Risk management doesn’t address “unknown unknowns” –and that’s exactly what will bring down your project. No matter how much time you spend on your risk management plan, it’s not capable of addressing the issues and risks that aren’t identified, according to Michelle Symonds, and that’s the biggest problem with risk management.
It comes down to a simple process of deduction: if risk management can accurately enable a project manager to understand likely contingencies, they can likewise create tasks that handle those contingencies. This makes risk management little more than a template for creating allowances of time to address likely risks—making them less like risks and more like “inherent uncertainties” as Symonds expresses. However, risk management is rarely designed to address risks and issues that are not expected, so it’s not really risk management as much as it is part of the process.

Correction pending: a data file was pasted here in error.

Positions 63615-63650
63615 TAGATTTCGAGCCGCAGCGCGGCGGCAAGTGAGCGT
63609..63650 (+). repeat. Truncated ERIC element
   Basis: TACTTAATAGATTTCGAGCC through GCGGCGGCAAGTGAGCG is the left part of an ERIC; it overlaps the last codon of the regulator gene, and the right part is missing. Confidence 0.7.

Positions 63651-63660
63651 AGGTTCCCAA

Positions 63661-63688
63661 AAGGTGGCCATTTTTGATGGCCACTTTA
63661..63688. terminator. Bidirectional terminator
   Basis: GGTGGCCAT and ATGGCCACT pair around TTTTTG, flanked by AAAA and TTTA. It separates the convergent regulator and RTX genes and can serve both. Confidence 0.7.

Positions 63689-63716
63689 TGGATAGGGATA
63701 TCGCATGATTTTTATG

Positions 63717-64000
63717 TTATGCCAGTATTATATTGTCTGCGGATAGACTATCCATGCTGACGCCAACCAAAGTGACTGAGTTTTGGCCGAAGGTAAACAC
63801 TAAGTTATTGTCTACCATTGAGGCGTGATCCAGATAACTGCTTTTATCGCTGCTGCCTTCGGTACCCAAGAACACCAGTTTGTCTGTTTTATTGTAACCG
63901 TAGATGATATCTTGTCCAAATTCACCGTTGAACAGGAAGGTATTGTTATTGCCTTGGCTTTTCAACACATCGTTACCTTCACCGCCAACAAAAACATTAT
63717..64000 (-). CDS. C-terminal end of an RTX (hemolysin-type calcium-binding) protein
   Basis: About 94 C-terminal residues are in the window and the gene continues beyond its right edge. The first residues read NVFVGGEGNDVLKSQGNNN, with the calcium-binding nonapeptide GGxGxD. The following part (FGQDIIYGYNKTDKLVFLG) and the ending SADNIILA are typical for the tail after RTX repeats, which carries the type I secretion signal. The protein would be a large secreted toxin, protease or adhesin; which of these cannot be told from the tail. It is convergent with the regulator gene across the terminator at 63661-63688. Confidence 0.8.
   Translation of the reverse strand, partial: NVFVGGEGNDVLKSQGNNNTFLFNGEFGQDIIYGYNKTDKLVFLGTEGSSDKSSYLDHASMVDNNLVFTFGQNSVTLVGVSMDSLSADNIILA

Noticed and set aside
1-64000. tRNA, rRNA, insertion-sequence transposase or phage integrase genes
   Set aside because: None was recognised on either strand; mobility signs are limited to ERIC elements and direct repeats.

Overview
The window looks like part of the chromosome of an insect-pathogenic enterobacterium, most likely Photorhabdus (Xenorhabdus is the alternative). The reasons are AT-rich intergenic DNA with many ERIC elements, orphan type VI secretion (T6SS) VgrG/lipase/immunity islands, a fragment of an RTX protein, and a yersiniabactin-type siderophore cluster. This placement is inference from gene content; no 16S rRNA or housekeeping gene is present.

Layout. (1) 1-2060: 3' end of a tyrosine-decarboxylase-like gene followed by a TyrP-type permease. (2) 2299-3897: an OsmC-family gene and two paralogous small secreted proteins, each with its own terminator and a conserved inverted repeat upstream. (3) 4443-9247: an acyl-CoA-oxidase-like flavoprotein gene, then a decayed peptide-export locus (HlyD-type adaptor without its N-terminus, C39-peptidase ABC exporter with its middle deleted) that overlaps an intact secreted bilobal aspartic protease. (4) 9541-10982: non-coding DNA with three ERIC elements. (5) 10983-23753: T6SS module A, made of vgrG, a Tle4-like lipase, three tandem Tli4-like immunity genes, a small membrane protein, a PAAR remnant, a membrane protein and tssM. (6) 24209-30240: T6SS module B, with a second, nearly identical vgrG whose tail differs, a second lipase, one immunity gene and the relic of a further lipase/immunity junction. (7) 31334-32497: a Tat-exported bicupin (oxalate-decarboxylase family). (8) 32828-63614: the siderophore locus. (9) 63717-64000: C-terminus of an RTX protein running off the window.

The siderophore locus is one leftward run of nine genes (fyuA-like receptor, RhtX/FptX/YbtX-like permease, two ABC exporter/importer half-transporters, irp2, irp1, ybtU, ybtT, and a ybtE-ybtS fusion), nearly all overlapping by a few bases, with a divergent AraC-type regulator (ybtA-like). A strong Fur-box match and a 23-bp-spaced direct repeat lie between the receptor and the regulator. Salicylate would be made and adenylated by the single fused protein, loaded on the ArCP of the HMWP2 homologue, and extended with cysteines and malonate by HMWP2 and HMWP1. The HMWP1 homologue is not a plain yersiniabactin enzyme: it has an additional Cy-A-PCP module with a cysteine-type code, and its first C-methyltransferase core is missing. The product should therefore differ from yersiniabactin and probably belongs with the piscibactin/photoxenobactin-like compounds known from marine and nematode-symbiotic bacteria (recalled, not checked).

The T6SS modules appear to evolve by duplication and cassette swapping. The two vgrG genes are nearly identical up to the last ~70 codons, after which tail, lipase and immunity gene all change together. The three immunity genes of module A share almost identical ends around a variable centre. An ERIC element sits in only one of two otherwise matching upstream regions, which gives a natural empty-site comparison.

Symonds closes with this interesting challenge: run a project without risk management. Simply account for “risks” (likely problems that are expected) with additional time and tasks, but don’t waste time through building a risk management plan. Just a change in semantics? Perhaps, but how many people are willing to say they don’t have a risk management plan to their bosses?